citing violations of the community plan, and asked for the resignations of the Meadows representatives on their board which is charged with upholding their community plan.
Both boards expressed outrage at the betrayal of agreements painstakingly crafted in the past among people highly suspicious of each other in the mid- 1990's.
Construction of The Meadows and its future resort in the old Shaw Valley was held up for a decade because the area served as both a wildlife corridor linking Los Penasquitos Canyon to Penasquitos Lagoon, and as a recreational hiking and horse riding area.
A vote of the people was required to allow construction of a hotel that would make the golf course commercially viable. The politics simply was not there
- few community planners or environmentalists were willing to give up a lovely and environmentally sensitive area for a golf course and resort.
And then, an idea floated out of then-Mayor Susan Golding's office-if the golf course was built according to environmentally sensitive plans, and the hotel could generate $12 million for open space acquisition through a room fee, would environmentalists and community groups sign on to a ballot measure approving the resort?
In short, the answer was yes. The ballot measure passed with most hands on deck. And the golf course was delivered as promised. Designed around a variety of endangered habitat areas, it became a great course for golfers during the day, and a fine playground for critters at night.
Its very existence served as an example for other municipalities that golf courses could not only exist with sensitive habitat, but could help provide significant wildlife corridors. A perfect meeting of environmental, recreational and economic interests-until now.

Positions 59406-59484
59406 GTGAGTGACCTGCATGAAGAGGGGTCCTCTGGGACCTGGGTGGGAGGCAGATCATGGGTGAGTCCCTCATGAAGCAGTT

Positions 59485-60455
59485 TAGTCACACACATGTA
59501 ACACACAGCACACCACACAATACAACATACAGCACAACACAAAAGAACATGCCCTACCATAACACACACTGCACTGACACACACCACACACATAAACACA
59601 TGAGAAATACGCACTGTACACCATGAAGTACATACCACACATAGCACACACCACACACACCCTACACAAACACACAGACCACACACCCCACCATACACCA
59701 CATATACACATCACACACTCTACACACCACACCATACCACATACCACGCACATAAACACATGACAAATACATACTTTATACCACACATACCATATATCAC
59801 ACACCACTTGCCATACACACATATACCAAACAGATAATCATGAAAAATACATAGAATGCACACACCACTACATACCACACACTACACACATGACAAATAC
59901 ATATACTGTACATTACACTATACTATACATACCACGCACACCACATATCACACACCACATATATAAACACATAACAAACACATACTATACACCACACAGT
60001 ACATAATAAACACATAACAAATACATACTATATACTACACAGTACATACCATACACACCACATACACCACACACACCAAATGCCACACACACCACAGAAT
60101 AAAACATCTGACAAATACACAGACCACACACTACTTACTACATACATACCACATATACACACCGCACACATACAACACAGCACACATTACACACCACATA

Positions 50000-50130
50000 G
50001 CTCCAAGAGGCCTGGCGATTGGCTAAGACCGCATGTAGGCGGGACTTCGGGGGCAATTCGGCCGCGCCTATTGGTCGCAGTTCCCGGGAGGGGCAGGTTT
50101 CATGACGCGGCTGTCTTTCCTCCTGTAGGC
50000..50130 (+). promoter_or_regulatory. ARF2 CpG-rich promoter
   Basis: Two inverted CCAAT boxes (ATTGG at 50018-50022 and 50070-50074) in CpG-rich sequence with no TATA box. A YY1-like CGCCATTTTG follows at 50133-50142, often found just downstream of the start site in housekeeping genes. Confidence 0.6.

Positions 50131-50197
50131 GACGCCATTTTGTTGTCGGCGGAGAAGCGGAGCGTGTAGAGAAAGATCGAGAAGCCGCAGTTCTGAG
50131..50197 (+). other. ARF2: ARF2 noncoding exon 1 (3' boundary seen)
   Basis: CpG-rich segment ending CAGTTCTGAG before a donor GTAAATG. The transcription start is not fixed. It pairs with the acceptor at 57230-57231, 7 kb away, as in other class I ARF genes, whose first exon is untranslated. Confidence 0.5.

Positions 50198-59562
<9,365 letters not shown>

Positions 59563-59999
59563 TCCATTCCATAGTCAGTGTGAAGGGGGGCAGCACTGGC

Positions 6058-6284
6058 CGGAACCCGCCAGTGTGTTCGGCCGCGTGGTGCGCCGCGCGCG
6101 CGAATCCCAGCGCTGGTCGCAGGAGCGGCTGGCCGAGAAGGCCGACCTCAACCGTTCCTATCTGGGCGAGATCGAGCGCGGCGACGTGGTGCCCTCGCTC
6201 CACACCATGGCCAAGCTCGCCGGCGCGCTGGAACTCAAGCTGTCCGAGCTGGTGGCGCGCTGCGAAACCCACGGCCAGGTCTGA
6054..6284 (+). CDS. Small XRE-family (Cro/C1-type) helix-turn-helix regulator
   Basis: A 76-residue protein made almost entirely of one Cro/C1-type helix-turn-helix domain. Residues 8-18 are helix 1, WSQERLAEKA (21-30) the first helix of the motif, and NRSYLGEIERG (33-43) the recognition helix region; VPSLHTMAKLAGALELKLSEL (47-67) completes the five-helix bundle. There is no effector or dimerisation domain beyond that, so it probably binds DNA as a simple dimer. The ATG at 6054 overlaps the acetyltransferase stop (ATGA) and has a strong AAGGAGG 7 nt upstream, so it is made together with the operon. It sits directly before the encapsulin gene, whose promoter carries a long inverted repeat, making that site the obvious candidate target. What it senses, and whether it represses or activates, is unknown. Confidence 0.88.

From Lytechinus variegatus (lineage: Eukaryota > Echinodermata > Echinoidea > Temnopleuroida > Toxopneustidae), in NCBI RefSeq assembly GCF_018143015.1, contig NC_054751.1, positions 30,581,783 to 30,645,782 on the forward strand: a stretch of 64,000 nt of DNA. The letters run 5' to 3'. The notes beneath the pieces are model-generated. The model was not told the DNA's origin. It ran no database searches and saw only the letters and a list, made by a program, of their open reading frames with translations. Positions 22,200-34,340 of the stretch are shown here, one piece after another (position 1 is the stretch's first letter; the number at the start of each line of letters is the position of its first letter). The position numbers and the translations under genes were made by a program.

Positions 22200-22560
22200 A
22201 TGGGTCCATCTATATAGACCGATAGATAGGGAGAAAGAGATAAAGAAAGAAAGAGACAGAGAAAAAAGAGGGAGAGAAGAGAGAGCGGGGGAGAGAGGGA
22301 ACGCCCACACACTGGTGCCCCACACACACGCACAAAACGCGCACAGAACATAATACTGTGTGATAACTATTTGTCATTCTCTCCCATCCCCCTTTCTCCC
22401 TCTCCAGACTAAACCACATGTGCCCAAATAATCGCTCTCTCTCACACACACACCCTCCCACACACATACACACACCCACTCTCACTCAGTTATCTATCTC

Back at the County, another trauma to the art of pragmatic politics is unfolding as a fragile coalition planning the pattern of future growth in rural San Diego is in danger of coming unglued.
On September 24, the Supervisors will consider whether to change course from the smart growth principles underlying a Working Plan crafted during years of negotiations by stakeholders to replace the County's outdated General Plan, and shift uses for as many as 20,000 thousand pristine acres to one and two acre estates.
This would invite sprawl at its worst because estate housing demands the most infrastructure for the least housing opportunities.
It would also surely give credence to claims that rural lands cannot be trusted to the County's stewardship. Nervous conservationists are already talking about abandoning the General Plan update ship if the rural lands they seek to protect are traded away.
If so, they will surely sign onto an initiative making its way to the March ballot that would enforce rigid urban limit lines around rural lands-a draconian idea that applies a meat cleaver when surgical precision is needed.
Having built a preserve system with the best kind of pragmatic politics, there is no reason for either the City or the County to retreat on commitments to habitat and rural land conservation. The next time the good Congressman
comes visiting, we should have even better things to show him.